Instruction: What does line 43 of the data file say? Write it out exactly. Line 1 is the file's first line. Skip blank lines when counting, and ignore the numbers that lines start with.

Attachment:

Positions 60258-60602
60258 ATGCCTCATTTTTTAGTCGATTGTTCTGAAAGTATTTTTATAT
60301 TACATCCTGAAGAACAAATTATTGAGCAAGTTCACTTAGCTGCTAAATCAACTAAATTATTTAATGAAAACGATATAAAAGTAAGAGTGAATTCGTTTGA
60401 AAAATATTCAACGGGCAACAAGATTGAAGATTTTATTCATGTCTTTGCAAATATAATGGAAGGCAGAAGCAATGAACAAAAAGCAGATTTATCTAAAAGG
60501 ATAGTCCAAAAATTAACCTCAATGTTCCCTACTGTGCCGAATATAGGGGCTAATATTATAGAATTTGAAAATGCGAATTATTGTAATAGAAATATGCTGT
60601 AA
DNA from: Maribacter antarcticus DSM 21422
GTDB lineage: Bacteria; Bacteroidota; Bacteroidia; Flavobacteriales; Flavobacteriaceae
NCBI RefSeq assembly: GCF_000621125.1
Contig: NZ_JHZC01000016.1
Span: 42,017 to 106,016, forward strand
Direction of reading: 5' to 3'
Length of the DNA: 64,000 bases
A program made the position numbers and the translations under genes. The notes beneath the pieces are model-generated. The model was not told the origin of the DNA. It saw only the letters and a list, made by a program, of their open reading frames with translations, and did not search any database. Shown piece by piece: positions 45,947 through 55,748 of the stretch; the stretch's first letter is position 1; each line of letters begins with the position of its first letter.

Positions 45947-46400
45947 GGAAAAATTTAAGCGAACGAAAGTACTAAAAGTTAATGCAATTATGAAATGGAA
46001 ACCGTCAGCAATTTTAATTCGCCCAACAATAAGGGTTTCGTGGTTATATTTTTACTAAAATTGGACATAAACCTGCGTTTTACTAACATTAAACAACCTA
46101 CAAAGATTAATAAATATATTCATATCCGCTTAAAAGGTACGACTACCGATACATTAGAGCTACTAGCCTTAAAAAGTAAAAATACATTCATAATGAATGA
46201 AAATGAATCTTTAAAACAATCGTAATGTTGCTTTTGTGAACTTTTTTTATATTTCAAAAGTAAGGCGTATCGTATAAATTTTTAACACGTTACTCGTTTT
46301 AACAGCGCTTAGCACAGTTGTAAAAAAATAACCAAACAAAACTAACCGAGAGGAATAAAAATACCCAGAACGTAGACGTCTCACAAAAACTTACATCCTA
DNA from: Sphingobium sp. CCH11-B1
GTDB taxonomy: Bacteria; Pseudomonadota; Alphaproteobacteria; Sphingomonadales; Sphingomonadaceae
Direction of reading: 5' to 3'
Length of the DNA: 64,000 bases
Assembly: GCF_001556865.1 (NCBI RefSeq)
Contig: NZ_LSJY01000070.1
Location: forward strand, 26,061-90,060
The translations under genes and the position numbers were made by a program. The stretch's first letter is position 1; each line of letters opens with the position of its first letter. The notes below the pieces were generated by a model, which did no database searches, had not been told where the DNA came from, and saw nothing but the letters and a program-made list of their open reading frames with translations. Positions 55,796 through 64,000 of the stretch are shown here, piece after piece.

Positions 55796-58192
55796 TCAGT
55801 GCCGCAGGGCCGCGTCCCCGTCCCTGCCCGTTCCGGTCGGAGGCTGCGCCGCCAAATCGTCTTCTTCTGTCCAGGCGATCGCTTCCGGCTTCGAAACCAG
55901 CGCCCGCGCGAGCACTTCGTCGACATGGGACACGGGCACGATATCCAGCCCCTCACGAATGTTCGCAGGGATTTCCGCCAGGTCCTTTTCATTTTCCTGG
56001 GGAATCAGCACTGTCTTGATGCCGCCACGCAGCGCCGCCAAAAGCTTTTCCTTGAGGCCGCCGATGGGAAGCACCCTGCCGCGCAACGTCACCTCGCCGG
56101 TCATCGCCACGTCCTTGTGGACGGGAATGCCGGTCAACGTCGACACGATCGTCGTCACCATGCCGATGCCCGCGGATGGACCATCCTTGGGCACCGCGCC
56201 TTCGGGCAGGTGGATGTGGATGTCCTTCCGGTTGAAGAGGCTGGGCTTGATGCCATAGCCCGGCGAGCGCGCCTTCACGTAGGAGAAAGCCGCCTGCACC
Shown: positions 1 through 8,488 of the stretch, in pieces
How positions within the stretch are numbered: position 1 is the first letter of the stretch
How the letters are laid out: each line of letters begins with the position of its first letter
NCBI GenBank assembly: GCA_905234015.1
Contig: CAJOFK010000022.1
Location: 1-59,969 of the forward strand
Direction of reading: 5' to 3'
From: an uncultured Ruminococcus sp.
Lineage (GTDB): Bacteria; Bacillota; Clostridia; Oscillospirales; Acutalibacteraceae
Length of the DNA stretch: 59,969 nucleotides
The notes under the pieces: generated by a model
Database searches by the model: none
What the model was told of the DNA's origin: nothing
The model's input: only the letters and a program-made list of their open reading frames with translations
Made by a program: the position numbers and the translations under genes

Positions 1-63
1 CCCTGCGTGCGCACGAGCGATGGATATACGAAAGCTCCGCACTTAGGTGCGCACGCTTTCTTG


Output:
From: an uncultured Ruminococcus sp.